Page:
Much like Grand Theft Auto, The Elder Scrolls series has been coasting on re-releases of its fifth mainline game for a long time now. Bethesda has been quite content with just slapping new coats of paint on Skyrim every few years and treating it like a legitimate release. That said, also like GTA 5, this fifth game in the Elder Scrolls series still remains a legitimate juggernaut in its genre both in terms of critical reception and market viability – so the case for another edition is an easy one to make. Especially considering that with this particular release on PS5, we do know that a new, 6th entry of the long-running franchise is on the way, so one last romp in the world of Skyrim before the series totally moves on isn’t a bad idea – especially for those that haven’t played it since the original version, or the few folks left out there that somehow haven’t played it at all. While some noticeable improvements are there, it’s really the full-throated embrace of community-generated content from the die-hard Skyrim fans that has propped the game up all these years that makes the most compelling case for experiencing this re-re-release of the legendary RPG.
For those looking for a top-to-bottom remake, or even what most would consider to be an in-depth remaster of Skyrim, we should probably get this out of the way; Skyrim Anniversary Edition isn’t that. You will not find any noticeable texture work, or any other sort of uprooting of the fundamental systems of 2014’s special edition that ran on PS4 and Xbox One. In fact, if you’ve played the recently patched version of the special edition on the PS4 Pro or the Xbox One X, you’ll experience even less of an improvement on the PS5, as those versions already run at a decent frame-rate and at 4K resolution. The only difference on that front with this version is the ability to run it at 60 FPS. As mentioned, you can actually get that upgrade on your PS4 Pro for free, further removing the incentive to upgrade, though as you might imagine, you’ll see superior stability on the PS5.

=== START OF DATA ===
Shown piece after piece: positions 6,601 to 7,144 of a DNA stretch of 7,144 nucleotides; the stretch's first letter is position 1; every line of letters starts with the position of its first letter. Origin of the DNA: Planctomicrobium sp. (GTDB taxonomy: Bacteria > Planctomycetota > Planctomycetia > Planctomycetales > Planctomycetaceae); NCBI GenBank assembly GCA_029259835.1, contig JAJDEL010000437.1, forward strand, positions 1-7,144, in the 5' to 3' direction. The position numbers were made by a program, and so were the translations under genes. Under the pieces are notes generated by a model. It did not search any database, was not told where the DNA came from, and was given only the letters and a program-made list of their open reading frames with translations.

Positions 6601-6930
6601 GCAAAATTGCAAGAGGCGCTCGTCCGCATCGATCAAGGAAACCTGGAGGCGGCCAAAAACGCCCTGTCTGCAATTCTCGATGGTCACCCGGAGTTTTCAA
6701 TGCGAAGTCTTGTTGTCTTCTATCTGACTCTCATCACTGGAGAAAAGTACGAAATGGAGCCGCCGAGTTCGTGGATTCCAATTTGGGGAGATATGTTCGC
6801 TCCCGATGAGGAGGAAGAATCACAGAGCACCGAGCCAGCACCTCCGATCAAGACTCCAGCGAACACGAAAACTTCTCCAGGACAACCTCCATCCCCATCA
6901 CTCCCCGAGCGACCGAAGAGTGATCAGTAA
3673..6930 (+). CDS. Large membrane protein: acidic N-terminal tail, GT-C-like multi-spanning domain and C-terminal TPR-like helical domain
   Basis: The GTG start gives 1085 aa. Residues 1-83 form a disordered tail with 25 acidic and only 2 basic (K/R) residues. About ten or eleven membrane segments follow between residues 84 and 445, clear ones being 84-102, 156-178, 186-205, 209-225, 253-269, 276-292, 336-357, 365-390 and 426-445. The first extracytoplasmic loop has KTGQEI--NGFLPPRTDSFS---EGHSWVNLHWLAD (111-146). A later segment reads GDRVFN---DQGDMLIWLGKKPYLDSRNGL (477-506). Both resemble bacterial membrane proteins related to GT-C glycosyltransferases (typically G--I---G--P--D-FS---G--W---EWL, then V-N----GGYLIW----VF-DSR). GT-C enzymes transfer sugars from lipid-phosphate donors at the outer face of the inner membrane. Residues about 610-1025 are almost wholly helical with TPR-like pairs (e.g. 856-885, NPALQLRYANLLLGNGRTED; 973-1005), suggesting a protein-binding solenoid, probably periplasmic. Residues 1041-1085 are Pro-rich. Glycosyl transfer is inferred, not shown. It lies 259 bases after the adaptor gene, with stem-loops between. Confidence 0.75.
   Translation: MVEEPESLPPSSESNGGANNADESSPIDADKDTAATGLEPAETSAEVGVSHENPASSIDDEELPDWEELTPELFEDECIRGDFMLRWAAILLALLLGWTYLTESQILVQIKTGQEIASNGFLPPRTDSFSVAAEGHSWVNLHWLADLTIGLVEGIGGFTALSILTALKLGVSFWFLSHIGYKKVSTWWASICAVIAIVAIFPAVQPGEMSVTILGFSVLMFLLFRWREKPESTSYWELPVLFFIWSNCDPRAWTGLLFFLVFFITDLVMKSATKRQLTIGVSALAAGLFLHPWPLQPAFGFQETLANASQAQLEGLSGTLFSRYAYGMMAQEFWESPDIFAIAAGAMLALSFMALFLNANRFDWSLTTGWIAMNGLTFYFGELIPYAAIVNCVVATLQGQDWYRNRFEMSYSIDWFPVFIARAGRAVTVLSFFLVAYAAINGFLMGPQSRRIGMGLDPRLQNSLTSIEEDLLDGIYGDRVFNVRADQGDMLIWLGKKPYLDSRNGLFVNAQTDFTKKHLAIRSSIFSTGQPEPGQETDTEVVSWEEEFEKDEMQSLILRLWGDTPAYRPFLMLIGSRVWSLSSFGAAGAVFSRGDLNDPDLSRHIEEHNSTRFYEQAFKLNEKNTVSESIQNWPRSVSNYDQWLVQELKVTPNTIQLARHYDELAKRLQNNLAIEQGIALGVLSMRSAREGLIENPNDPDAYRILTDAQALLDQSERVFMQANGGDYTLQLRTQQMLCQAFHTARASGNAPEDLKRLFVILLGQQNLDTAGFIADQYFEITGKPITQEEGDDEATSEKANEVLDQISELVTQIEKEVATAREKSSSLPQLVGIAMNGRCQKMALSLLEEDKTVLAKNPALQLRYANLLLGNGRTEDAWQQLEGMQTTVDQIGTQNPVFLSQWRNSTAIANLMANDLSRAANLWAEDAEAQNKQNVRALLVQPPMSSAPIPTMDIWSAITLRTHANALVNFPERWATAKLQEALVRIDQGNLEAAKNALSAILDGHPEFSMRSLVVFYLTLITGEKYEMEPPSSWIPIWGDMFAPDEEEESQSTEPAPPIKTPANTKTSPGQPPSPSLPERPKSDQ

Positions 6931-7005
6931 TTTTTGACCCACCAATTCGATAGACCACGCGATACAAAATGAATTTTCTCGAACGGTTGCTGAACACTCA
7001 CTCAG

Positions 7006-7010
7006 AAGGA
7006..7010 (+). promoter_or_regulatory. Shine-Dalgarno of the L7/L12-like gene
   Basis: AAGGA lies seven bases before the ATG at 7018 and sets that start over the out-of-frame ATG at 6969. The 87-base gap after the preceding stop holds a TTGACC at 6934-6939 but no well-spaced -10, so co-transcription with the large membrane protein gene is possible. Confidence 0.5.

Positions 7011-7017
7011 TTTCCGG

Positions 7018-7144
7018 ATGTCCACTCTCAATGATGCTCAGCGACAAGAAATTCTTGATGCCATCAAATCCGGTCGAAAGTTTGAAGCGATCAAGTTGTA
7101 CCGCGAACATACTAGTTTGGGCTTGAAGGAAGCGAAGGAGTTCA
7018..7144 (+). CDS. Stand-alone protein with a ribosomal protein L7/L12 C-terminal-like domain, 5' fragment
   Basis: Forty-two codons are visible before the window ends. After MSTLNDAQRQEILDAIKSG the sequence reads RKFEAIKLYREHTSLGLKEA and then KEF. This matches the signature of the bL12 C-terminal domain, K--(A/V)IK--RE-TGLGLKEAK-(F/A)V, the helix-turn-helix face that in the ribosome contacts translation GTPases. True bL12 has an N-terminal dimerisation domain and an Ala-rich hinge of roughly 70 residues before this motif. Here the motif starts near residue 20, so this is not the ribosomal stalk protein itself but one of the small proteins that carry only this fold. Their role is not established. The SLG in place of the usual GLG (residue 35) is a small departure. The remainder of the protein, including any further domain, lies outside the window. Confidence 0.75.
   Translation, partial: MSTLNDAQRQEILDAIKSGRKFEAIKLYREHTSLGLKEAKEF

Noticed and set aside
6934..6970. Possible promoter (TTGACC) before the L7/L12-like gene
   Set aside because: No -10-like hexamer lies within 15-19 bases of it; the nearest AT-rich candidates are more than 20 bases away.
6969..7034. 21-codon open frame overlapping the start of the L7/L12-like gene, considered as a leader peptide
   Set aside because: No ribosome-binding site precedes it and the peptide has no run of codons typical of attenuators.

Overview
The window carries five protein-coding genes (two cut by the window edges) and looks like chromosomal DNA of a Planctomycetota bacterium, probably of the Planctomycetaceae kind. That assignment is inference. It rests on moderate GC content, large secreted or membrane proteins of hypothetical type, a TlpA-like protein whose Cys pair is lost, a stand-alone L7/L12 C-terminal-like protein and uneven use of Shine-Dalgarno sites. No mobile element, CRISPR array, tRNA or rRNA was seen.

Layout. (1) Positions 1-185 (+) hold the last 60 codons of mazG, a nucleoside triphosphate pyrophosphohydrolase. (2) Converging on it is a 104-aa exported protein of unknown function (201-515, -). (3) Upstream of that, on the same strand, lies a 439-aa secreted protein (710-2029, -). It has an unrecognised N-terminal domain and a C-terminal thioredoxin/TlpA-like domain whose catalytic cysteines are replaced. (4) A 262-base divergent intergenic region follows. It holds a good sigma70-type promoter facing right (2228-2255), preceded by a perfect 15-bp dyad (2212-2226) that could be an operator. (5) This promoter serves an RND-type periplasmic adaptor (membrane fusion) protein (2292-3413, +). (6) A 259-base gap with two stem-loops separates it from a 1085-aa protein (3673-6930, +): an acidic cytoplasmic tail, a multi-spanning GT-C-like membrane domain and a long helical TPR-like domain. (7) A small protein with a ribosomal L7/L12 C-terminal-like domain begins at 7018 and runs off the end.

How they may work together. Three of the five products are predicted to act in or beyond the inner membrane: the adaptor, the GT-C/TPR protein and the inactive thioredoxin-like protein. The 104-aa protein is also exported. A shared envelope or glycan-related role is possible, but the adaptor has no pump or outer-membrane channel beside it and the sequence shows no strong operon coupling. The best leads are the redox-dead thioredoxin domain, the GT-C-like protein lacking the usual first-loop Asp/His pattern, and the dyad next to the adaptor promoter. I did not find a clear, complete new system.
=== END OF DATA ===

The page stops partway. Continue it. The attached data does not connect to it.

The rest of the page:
"While some noticeable improvements are there, it’s really the full-throated embrace of community-generated content from the die-hard Skyrim fans that has propped the game up all these years that makes the most compelling case for experiencing this re-re-release of the legendary RPG."
What you will get however, are some different arrangements of shrubbery, rocks, and other subtle things that are largely innocuous and just seem to serve to further optimize the game. That said, whatever few and minor performance enhancements you will notice are not why you should partake in this particular version, the real treat here is the curated list of mods to choose from and the community-oriented “creation club” that adds lots of content and options to an already wide open game. Thanks to that, this version has a wealth of extra dungeons, bosses, spells, skins, and more that easily make it something worth diving into if you’ve only played the game on consoles up to this point.
While it’s still just a taste of what PC players have been enjoying for many years, compared to what console versions of Skyrim have been in the past, this is a treasure trove. The amount of things to tinker with in this edition is quite the smorgasbord. So much so that even those who have already owned the game once or twice easily have enough reason to jump into it again. People who like different dragon skins in particular are more than covered here. That said, mods do disable trophies and achievements, which is understandable on one hand but a bit of a bummer at the same time, as a lot of the mods are just cosmetic and don’t really impact difficulty. With a game this long, having to play through it twice to have fun with mods and get the achievements/trophies might force many players to choose one or the other – and that’s a little unfortunate.